Prize-winning Venture Promotes Teledentistry
More than 49 million Americans live in areas where they have little or no access to dental care, according to the U.S. Department of Health and Human Services. Enter a new concept: Virtudent. The brainchild of Hitesh Tolani, DG13, it’s a company that hopes to use virtual dental visits to serve those in the so-called dental deserts.
“There are not enough dentists in the country, so we want to provide the kind of basic care for underserved patients that is now possible with Internet technologies,” Tolani says. “Dental medicine has been a little behind the curve of utilizing technology to reach remote populations.”
Virtudent is gaining traction from strategic partners and moving forward to secure seed investments, Tolani says. He and his colleagues, Yue Wu, a business school graduate, and Shant Hagopian, a law student, took third place—and a $3,500 prize to grow the business—in the Tufts 100K New Ventures Competition in 2014.
The Tufts 100K also helped Virtudent prepare for Harvard’s President’s Challenge, in which Virtudent was a runner-up, competing against 130 teams and taking home $15,000. The fledgling company has incubator space in the Harvard Business School’s Innovation Lab. Tolani and his team are also working with the Harvard School of Dental Medicine to develop best practices in teledentistry and launch a pilot program.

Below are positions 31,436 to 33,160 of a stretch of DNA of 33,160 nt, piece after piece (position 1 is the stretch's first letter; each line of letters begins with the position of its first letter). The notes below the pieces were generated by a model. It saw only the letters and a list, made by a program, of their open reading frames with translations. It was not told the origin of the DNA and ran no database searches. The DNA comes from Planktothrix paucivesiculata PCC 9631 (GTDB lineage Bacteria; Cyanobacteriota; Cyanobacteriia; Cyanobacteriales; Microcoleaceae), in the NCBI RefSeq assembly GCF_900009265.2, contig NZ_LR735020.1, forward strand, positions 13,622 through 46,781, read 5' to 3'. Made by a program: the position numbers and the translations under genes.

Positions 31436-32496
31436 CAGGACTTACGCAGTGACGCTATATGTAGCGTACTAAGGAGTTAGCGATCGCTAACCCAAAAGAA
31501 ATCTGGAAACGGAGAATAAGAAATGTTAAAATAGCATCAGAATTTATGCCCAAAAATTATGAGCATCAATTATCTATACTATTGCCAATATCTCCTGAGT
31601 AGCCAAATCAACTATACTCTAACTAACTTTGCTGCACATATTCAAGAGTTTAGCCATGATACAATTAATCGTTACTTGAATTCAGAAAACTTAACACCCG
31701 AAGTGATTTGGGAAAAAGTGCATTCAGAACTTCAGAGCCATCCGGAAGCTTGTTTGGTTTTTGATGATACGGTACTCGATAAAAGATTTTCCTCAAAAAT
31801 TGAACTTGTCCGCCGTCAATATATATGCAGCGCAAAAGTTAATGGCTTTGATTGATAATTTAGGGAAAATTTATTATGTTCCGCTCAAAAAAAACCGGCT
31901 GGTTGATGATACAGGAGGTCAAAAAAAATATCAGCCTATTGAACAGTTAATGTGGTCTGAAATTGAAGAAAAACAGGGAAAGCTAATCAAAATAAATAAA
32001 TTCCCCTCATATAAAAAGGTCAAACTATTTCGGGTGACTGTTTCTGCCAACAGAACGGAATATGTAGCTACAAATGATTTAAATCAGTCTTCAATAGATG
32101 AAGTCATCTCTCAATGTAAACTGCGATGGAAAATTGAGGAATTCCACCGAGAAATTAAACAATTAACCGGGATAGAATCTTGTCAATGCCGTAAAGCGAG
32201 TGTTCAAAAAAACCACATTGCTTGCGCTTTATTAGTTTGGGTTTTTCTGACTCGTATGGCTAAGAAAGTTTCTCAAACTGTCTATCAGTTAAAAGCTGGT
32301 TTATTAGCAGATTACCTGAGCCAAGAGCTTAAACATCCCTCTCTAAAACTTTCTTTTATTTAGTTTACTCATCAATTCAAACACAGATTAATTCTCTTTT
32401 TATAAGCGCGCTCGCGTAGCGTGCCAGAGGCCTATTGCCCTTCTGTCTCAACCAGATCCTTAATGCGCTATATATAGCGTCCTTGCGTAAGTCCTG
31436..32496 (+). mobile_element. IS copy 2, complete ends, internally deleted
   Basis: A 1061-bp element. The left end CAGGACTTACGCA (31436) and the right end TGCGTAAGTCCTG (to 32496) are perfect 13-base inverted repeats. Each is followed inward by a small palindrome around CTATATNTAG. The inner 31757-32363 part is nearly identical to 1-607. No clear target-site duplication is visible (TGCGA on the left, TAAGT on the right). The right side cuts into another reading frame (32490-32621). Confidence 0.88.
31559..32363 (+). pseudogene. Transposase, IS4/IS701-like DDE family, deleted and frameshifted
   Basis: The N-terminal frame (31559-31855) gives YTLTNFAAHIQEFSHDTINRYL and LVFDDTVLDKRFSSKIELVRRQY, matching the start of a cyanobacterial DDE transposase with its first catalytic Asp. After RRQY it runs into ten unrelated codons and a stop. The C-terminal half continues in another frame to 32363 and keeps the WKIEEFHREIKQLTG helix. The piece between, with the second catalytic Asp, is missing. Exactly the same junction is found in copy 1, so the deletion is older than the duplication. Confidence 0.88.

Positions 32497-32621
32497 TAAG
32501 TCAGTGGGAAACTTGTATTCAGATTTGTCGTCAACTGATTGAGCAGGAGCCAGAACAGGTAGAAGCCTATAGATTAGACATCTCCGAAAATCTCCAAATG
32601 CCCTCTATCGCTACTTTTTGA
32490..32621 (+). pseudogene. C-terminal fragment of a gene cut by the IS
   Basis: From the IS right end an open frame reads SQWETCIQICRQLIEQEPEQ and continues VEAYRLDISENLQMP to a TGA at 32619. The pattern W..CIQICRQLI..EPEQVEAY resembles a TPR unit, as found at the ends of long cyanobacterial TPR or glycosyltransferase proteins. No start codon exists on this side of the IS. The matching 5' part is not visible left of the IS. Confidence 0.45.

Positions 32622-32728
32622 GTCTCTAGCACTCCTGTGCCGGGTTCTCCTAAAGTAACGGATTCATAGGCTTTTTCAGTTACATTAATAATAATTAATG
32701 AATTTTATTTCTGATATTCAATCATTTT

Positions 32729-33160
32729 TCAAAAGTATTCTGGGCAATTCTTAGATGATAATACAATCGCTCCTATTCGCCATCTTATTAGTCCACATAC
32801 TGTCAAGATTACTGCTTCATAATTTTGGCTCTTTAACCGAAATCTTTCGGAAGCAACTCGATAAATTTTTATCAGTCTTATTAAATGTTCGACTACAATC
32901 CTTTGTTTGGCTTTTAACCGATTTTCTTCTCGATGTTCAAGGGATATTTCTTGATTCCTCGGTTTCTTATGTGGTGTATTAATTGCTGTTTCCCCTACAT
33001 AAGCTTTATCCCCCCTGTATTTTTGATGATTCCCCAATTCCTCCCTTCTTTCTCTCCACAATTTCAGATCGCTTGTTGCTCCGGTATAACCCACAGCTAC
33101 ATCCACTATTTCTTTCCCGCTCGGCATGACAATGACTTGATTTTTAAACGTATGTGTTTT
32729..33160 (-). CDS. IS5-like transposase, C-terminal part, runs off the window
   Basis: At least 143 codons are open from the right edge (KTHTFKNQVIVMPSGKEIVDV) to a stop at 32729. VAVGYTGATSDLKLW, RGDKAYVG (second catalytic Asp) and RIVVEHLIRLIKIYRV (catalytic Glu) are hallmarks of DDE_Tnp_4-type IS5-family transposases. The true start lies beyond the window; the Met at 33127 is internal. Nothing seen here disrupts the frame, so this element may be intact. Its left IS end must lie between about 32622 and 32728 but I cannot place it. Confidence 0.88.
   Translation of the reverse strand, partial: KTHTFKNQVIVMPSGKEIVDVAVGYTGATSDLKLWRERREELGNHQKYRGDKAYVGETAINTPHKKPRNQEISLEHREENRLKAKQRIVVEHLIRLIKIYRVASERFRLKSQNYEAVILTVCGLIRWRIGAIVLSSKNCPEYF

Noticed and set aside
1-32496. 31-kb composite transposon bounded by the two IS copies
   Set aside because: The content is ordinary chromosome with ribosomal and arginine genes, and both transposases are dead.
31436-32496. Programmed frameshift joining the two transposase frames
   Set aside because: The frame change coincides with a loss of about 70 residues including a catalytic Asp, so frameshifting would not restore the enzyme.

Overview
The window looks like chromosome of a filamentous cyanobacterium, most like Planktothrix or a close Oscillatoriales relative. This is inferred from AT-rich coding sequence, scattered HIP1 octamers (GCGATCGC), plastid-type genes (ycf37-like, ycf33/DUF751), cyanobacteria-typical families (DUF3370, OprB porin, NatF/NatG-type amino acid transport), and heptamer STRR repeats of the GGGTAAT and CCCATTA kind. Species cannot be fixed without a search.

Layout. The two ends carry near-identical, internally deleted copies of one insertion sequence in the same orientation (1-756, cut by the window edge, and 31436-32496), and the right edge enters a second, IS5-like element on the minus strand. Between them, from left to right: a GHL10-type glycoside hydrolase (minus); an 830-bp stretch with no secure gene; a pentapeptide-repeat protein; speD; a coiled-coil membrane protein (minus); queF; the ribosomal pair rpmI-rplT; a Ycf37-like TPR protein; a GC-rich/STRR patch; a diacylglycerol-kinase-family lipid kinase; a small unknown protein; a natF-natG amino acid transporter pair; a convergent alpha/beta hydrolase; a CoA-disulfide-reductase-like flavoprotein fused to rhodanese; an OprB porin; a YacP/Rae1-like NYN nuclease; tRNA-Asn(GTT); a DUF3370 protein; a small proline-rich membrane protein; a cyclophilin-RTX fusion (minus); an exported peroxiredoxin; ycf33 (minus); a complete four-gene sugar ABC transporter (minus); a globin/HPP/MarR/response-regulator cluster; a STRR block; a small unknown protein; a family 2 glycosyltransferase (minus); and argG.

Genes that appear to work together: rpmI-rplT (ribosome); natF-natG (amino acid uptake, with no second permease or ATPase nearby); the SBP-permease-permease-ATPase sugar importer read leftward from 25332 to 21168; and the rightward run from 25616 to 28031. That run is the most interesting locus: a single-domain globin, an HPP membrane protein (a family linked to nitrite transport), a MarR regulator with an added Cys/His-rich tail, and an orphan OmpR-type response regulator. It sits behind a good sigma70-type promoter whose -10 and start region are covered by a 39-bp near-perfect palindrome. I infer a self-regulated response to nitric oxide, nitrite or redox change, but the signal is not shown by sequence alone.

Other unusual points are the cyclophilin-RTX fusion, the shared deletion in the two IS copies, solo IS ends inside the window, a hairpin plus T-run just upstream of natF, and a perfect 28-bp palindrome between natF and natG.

Telemedicine, Tolani says, has been used since the 1920s, when standard phone lines connected doctors to patients in rural areas. Today, X-rays, facial images, 3-D cranial models and other information can be uploaded remotely, allowing an off-site dentist to diagnose a patient’s condition and develop a treatment plan. Virtudent would then refer the patient to nearby dentists who know exactly what treatments are needed.
This article first appeared in the Fall 2014 issue of Tufts Dental Medicine magazine.
Gail Bambrick can be reached at email@example.com.